"When Paul saw them, he thanked God and took courage." Acts 28: 15
It took a shipwreck to do it, but 100 days later Paul finally arrived in Rome. When the believers in Rome heard Paul was in town, they came to meet him. It had a powerful impact on his life.
The Bible doesn't record what the "brethren" said to Paul, when they met him in Rome. It just records that they came a good ways, and they were there. There is simply no substitute for the ministry of presence.
Over the past 40 years, I have conducted hundreds of funerals and weddings. Weddings are always preceded by counseling and rehearsals. The concept hasn't caught on for funerals. But I digress.
The Bride and The Groom usually arrive at the marriage counsel sessions with an increasing level of angst, at the growing details of THE WEDDING. At some point, I urge them to take a break from THE WEDDING, and focus on their marriage.
I have always tried to ratchet down the tension,and remind the couple that THE WEDDING and their marriage, though important, are not the same thing. I usually say to The Bride, "Don't get lost in the minutiae. People will remember two things about your wedding. They will recall they were there, and you were beautiful." To the groom, "Don't get annoyed by wedding plans. Just show up. You are going home with her after this is over." Everything else fades, from memory and significance.
Funerals always leave people with the question, "What do I say?" My counsel has often been, "You have said what needs to be said, by showing up." Less is more.
Being there is the key to encouragement in the lives of those in need of courage. Loneliness and isolation breed discouragement. Paul was not immune from the need to find fresh courage for the challenges in his life. Acts 28 is eloquent testimony to that need.
When Paul's long-delayed arrival to Rome took place, he was met by people who loved him, and identified with his condition. They weren't welcoming a conquering hero, but a prisoner of Roman justice. These nameless believers infused new courage into Paul, by showing up. The ministry of presence cannot be over-rated, and should never be under-valued.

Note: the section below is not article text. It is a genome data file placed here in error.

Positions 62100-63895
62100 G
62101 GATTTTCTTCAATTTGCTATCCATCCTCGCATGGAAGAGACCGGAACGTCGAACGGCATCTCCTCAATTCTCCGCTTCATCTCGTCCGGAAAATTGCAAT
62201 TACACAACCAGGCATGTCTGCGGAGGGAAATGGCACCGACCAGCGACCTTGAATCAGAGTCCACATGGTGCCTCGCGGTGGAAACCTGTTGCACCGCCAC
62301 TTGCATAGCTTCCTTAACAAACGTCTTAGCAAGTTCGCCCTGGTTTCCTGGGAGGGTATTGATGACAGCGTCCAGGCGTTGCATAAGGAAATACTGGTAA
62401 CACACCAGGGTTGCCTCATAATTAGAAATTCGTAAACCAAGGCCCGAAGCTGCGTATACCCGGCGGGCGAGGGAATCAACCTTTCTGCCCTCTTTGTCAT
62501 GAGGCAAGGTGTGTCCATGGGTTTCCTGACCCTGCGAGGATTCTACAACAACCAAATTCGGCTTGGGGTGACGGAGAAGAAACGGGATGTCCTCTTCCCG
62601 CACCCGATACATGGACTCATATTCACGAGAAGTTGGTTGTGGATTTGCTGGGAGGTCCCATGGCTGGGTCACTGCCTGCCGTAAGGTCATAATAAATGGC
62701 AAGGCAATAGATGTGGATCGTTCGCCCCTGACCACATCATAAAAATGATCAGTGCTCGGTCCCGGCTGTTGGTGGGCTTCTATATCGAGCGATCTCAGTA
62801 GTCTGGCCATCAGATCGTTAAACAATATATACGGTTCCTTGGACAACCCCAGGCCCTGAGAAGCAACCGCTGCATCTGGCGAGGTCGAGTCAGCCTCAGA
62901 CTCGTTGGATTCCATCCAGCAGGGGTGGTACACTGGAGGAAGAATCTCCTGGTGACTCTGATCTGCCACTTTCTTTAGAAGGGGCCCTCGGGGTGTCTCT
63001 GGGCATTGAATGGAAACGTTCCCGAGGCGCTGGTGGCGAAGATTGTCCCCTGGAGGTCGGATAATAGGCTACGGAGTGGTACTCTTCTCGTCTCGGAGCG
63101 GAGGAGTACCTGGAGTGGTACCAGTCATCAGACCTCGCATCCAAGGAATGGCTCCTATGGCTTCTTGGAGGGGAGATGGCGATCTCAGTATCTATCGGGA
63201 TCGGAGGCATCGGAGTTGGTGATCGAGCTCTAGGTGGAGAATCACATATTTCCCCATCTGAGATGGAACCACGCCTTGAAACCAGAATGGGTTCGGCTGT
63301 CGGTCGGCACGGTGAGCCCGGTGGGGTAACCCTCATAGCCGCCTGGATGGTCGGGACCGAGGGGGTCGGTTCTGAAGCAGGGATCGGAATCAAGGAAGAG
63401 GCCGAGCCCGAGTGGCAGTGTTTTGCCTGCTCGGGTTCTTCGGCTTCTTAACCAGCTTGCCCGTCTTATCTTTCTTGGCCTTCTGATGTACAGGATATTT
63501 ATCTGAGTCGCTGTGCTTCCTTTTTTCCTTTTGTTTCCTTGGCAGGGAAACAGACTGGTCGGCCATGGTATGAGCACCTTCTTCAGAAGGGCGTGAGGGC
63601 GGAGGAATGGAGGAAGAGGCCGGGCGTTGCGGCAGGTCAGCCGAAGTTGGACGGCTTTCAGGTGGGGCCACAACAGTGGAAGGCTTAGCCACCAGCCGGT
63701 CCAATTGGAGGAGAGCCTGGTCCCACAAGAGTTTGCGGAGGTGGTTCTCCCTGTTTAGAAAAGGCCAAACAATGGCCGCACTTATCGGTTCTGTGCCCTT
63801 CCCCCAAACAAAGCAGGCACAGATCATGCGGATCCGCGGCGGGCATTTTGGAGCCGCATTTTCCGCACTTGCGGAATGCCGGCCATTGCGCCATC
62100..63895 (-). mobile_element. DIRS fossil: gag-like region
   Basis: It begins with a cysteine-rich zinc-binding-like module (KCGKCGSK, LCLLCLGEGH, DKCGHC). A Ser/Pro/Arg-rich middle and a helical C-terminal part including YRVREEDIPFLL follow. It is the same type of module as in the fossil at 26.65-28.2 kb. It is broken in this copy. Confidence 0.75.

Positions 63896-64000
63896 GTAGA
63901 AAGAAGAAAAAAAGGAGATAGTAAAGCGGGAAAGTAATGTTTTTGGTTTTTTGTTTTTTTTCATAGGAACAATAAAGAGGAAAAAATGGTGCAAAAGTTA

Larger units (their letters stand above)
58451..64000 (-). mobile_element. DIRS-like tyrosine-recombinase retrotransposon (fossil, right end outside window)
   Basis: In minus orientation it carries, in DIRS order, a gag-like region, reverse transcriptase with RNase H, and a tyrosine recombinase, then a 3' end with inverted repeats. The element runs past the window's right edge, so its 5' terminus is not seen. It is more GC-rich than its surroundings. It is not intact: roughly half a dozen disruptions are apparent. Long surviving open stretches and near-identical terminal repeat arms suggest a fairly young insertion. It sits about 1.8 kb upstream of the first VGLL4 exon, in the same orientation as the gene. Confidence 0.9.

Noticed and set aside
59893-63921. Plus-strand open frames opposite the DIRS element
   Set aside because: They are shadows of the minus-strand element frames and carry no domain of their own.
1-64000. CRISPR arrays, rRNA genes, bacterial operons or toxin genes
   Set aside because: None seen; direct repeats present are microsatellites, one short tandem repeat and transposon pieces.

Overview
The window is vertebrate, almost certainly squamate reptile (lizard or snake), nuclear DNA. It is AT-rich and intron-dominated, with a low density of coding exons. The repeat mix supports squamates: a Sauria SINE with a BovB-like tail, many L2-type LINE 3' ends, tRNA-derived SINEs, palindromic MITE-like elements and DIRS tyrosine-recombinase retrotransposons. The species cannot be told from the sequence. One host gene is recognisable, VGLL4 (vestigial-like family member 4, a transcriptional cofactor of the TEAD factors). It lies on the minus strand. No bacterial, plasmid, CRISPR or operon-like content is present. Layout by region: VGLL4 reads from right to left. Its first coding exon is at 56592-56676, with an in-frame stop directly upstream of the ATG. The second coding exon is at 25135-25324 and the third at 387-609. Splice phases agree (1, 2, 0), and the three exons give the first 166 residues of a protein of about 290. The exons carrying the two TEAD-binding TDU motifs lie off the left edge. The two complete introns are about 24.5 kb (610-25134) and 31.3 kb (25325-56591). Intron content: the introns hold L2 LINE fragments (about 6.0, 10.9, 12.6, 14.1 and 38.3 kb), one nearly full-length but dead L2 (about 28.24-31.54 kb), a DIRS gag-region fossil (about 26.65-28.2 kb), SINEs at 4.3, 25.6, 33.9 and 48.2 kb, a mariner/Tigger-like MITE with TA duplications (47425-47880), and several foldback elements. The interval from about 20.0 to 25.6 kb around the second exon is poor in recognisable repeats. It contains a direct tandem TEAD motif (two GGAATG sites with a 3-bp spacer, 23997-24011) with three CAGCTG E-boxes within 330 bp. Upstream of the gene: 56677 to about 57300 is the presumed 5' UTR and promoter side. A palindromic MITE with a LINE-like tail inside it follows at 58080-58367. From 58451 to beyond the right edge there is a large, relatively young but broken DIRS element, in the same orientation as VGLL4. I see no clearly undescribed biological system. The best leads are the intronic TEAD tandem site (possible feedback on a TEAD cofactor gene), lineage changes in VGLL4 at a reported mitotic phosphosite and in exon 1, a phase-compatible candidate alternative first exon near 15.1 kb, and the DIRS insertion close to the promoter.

Any preacher or pastor who has suffered with weekly bouts of encore anxiety, would do well to take a page out of Paul's prayer book. When Paul saw who showed up, he thanked God for them. Too often preachers look at empty chairs, and not the ones that are filled. When they do so, they fail to thank God for the people who showed up. This rarely leads to a message that encourages people to come back again.
This simple verse of Scripture may hold the key to the health of the local church. The people showed up, and the preacher thanked God. An encouraged preacher breathed the fresh air of Heaven. He took courage when he was met by people who heard Heaven call them to show up, when the preacher needed them the most.
Acts 28 gives a beautiful picture of the delicate balance that comes into the life of a church when preacher and people are exactly where God intends for them to be. Paul showed up in Rome. The people met him there. Prayers of gratitude were lifted up to God. Courage from Heaven filled Paul's heart. The result of Paul's infusion of courage has been his capacity to write letters that encouraged and edified the church then, and now.
Sunday is coming. Pray for your preacher. He needs your prayers, and you need the practice. Show up at church. Your preacher needs the courage to deliver what God has for him to say. You need to hear what he has to say. Don't just show up. Be prayed up. The ministry of presence and the ministry of prayer lead to powerful preaching and a powerful church. TALK LESS! PRAY MORE!